Using all the strength I could muster while trying to walk sideways, I wrenched myself from the black-hearted grasp of my sister and fled down to where the prayer warriors were waiting to talk to those who felt Jesus calling.  Well, not so much fled as walked as quickly as you can in cowboy boots on metal bleachers without disturbing anyone in communication with the Lord.  Baptists have been led to believe that while Jesus is both omnipotent and omnipresent, He is apparently hard of hearing as we don’t make a peep in church, y’all.  Not a peep.  We leave all that hollerin’ and whatnot to the others, which is everybody else from Methodists on down.  To clarify, hollerin’ means any noise outside of the one Deacon who is allowed to say “Amen!” but only at the appropriate time in the sermon, which I assume had been agreed upon prior to Sunday morning.  I always imagined that Deacon and the Preacher practiced on Saturday nights.  And I only refer to color of my sister’s heart as I had been taught in Sunday School that your heart is “black with sin” prior to giving your life to Christ; after that you heart and soul are as white as snow.  I had to assume my sister was in the throes of the devil himself to try to stop me from meeting Jesus down front, which is what we call the altar.

                Once I made it down front, I remembered that I had already been saved in the 4th grade after watching the movie “Like a Thief in the Night” at Parkview Baptist Church in Tallulah, Louisiana.  With that revelation, I simply re-dedicated my life to Him and after a number of teary-eyed hugs, much like a sorority girl on bid day, I made my way back to my family.  They were gathered around my little brother who was upset.  Apparently he had also felt led, at whatever tender age you are in third grade, to follow me down front.  However, he had been unable to break my sister’s grasp and was therefore resigned to an eternity in hell so my sister wouldn’t have to sit alone on a row that contained at least a dozen other souls, but none she "knew". 

                My mother assured my brother he would not perish eternally and scolded my sister who did not feel led to apologize.  While that was happening, my grandmother, Mama Dot, noticed my outfit and said, “Look here, son, you’ve prayed so hard you turned your belt around!” and proceeded to move it to where the buckle was in the front.  Then she gave me little side hug and we piled back into the Suburban.  What could I do?  Back then angst cost money and I was broke, plus I loved my Mama Dot to Reese’s Pieces, so I left the buckle where it was and decided to focus on more pressing matters.  I had to figure out how to save my sister's soul.  I looked over at her, sitting in the middle seat sulking and eyeing me condescendingly, her black heart beating away as if it was as pure and white as mine.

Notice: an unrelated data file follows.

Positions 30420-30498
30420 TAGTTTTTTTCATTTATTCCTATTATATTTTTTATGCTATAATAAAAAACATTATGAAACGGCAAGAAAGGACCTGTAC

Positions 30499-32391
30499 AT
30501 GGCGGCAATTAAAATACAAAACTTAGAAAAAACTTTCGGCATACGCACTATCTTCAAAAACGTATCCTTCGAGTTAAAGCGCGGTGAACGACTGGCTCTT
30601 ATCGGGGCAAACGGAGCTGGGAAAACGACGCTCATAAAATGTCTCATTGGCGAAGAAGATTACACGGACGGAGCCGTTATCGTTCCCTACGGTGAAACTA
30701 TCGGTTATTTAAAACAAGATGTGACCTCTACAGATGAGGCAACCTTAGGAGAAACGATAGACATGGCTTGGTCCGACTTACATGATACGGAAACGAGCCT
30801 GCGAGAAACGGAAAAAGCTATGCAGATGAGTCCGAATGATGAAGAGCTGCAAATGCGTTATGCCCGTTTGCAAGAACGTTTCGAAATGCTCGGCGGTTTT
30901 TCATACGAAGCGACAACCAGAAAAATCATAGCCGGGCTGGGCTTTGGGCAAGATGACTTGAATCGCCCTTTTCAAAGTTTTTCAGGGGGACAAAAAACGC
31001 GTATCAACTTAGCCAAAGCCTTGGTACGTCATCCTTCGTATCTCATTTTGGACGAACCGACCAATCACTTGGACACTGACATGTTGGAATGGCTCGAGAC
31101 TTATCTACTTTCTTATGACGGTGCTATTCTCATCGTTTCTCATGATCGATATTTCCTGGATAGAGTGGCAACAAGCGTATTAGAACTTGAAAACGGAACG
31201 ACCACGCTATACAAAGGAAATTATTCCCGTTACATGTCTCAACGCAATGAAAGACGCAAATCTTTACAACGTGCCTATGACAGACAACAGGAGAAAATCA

Thursday, November 13, 2014

The only cell phone in the 80s was Jesus

                I have always have been linear, in thought and design preference.  As a child, I loved coloring inside the lines, even making the lines darker to establish a better contrast.  I loved wearing stripes but only in the proper direction, which is vertical.  Horizontal lines on anyone but a stick figure add pounds and nobody needs that, least of all me.
                One particular shirt that I loved had horizontal stripes.  That means I had to have been in sixth grade, the only time in childhood when I wasn’t chubby.  I distinctly remember this shirt had tan, red and white stripes of varying widths and I loved it, mostly because it was new.  New clothes were a rarity and this was Garanimals, y’all.  You know the kids clothes where you found corresponding tags to ensure the top and bottom matched; monkey to monkey; hippo to hippo; lion to lion.  This was my first exposure to color-coordination and from the love that I had for this shirt, I can assure you it was monkey or at least lion.  No hippos for this newly thin child.  No, sir.  We bought this directly from McRae’s in Battlefield Village over the bridge in Vicksburg, Mississippi.  My grandparents’ farm was literally beside the Mississippi River; almost not in Louisiana.